Transforming Physics Content into Content Physics for Instruction through the Model of Educational Reconstruction (MER)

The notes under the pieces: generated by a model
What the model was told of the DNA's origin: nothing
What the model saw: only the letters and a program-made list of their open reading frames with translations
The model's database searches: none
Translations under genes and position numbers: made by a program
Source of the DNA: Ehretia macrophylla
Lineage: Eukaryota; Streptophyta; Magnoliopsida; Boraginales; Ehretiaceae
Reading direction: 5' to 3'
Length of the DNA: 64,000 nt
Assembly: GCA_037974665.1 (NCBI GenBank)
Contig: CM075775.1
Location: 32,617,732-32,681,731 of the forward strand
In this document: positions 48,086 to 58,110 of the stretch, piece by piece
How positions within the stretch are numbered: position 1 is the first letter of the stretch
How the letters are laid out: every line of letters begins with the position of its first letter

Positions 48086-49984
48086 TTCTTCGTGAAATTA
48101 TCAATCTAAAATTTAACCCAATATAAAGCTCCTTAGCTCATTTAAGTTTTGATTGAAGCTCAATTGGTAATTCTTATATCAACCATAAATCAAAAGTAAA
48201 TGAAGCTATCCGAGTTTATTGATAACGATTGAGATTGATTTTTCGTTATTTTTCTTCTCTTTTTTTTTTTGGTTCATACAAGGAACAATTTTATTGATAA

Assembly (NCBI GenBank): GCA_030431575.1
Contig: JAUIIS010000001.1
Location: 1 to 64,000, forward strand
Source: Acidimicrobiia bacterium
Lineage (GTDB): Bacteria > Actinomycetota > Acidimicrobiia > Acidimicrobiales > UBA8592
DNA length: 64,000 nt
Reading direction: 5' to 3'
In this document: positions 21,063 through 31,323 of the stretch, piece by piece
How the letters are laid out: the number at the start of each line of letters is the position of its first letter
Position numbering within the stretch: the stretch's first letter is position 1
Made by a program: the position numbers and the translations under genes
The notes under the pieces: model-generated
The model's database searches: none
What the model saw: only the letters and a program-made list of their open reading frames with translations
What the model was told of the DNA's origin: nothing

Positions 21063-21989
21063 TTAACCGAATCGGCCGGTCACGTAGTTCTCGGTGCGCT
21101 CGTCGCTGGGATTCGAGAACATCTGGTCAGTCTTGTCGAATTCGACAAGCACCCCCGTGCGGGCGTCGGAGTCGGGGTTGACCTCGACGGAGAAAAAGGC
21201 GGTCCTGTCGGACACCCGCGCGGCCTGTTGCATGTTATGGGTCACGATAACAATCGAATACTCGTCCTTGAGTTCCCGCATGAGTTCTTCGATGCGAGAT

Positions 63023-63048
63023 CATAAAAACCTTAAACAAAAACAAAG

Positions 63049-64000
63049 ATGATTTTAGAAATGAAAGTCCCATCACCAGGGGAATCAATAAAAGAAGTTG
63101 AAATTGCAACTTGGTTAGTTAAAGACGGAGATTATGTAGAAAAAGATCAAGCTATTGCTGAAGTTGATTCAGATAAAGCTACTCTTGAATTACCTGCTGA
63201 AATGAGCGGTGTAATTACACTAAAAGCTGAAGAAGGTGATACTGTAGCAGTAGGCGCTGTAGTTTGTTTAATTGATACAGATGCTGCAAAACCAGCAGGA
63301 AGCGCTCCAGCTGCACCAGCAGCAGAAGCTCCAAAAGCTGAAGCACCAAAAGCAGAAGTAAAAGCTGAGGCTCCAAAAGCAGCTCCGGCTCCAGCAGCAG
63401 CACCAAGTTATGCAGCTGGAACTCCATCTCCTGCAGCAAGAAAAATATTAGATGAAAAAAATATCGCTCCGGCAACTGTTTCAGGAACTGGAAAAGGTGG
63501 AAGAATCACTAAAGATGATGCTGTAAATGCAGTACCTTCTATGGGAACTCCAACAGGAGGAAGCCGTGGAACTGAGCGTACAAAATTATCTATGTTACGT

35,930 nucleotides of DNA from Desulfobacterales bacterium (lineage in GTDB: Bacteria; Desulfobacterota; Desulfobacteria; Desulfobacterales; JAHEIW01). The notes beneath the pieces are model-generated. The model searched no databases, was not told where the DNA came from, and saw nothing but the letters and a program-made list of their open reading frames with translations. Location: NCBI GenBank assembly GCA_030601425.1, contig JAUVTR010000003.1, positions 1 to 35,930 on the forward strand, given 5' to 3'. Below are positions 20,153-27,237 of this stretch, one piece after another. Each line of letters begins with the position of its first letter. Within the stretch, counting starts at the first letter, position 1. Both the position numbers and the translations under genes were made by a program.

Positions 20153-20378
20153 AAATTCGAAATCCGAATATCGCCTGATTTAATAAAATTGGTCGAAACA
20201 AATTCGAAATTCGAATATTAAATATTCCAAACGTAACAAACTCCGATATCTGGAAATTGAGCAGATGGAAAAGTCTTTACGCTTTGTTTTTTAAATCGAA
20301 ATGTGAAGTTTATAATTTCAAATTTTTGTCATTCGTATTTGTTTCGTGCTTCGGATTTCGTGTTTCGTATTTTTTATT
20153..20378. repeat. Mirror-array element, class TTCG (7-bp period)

This study discusses how to transform physics content into instructional content using the Model of Educational Reconstruction (MER). The MER is a popular method of lesson design because it gives equal attention to the content of physics to be learned other than students’ cognitive, affective, and learning processes. This model is from the German-Didaktik tradition, which is influenced by constructivism and is nearly unknown in Malaysia. According to this perspective, knowledge is derived through human reconstruction, and every young learner has intuitive knowledge prior to entering a formal classroom. As a result, in order to meet students’ needs in a balanced manner, teachers must elementarize physics content and integrate it with students’ alternative conceptions. This study focused on energy concepts to determine how effective MER is. With the complexity and difficulty of the dual meaning of energy, physics teachers must devise efficient teaching techniques to bridge the gap between energy in everyday language and scientific concepts. Thus, the researchers evaluated 15 significant papers to determine scientists’ understanding of energy; interviewed 12 secondary school physics students to get their alternative conceptions; and re-analyzed 23 earlier studies on the same topic. This paper is exclusively on natural concepts and energy fundamentals, and it found physicists and students had a significant understanding gap. As a result, the contradiction in understanding of the energy concepts must be applied to the development of an energy lesson plan by narrowing the gap between physicists’ and students’ understanding.
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